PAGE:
In his experience, the Master is usually comfortable to appoint a family member as administrator.

While an interested party may also bring an application for curatorship, this is usually a last resort (where administration was unsuccessful) as the procedure can be cumbersome and expensive (around R50 000). The High Court will require reports from a curator as well as two medical practitioners – one of them a psychiatrist, Nel says.

“The curator, who is usually a professional person, is entitled to annual fees as well as a termination fee when the curatorship comes to an end. The curator takes full control of all assets and expenditure of the person under his curatorship and reports annually to the Master of the High Court.”

A trust may also be set up. Nel says anyone can set up a discretionary living trust or a testamentary trust in their will for the benefit of someone with limited mental capacity. Parties should however take note of the tax implications, since the extension of interest-free loans to the trust will trigger punitive tax consequences. However, in certain instances, the trust may qualify as a special trust and will be taxed as an individual on all income retained in the trust (thus at a lower rate).

Where someone is diagnosed with an illness that will have an impact on their mental capacity in future, it is important to involve the person in the decision-making process while they are still healthy. In such instances the person could make their wishes known about the potential future appointment of an administrator or curator. It is also important to update the will as there may come a time when it is no longer possible to change the will, he adds.

Brought to you by the Fiduciary Institute of Southern Africa (Fisa).



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We’ve been trying to get something like an enduring power of attorney in SA for many years now…it seems to be falling on deaf ears (we’ve even written to the minister but no reply) and the practical reality is that many people continue to use the GPA even though it is legally not valid anymore…a change in legislation is long overdue but none of the professional bodies seem to be driving it.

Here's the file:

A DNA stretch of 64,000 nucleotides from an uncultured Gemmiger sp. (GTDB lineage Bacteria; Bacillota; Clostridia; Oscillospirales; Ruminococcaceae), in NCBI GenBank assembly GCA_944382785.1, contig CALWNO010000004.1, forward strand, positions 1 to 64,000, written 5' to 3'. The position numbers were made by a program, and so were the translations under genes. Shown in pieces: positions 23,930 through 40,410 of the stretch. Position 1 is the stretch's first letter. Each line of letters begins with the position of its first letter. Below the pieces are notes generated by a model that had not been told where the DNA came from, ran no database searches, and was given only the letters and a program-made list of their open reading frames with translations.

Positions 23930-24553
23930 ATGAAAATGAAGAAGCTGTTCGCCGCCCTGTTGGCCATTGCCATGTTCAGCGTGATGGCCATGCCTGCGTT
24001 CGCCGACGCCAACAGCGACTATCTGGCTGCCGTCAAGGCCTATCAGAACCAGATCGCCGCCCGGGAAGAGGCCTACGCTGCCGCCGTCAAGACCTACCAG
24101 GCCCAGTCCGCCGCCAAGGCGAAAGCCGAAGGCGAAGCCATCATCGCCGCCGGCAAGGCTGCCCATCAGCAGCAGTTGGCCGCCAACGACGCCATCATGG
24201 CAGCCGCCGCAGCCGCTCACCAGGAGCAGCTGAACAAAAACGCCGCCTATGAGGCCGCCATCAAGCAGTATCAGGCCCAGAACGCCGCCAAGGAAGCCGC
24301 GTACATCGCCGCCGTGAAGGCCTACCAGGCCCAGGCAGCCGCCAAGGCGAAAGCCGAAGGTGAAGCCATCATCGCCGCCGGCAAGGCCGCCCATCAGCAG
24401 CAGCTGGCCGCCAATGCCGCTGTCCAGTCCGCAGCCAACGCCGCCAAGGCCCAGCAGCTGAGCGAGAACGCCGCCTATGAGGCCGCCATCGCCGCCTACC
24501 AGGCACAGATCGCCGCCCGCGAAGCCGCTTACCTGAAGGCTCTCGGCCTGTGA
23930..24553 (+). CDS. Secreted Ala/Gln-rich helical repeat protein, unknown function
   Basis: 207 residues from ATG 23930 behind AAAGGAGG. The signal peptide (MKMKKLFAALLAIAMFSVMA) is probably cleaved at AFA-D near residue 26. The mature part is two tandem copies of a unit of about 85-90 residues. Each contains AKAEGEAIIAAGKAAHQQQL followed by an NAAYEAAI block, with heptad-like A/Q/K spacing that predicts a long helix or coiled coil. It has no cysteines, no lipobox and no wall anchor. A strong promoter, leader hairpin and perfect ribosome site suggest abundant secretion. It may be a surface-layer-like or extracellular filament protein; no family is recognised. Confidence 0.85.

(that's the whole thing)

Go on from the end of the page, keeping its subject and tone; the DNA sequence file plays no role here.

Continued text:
An “Enduring Powers of Attorney Bill” was drafted in the 1990’s, but it died a quiet death. In the mid 2000’s, a bill entitled “Assisted Decision Making” was published for comment and the Association of Trust Companies (FISA’s predecessor)did comment on the bill, but that died a quiet death as well. You’re absolutely right that legislative change is needed, hence the decision from FISA to highlight this once again. Dignity SA has an Advanced Directive on their website to deal with the appointment of medical proxies who can talk and take decisions on your behalf when you cannot when it comes to medical treatment and life support. You can also in that indicate what treatment would be acceptable to you in those circumstances. Although not legally binding, it is an expression of wishes. What we need w.r.t. the financial side is an “advanced directive” of sorts that will be legally binding and which can make provision for an enduring power of attorney with guidelines for the holder of this power w.r.t. certain property and certain scenarios.

Should we not be investing in getting to the source of this problem first? If Aspen could come up with the right drug to challenge Alzheimer’s Dementia and Parkinsons, we can kill two birds with one stone!
It’s interesting that practitioners have noticed an increase in dementia – enough to get FISA involved. It does seem to be affecting people, and younger people earlier and more often these days. One has to wonder if it’s not cell phones… just a thought and sorry to cast aspersions on Vodacom, Cell C and MTN.

End of comments.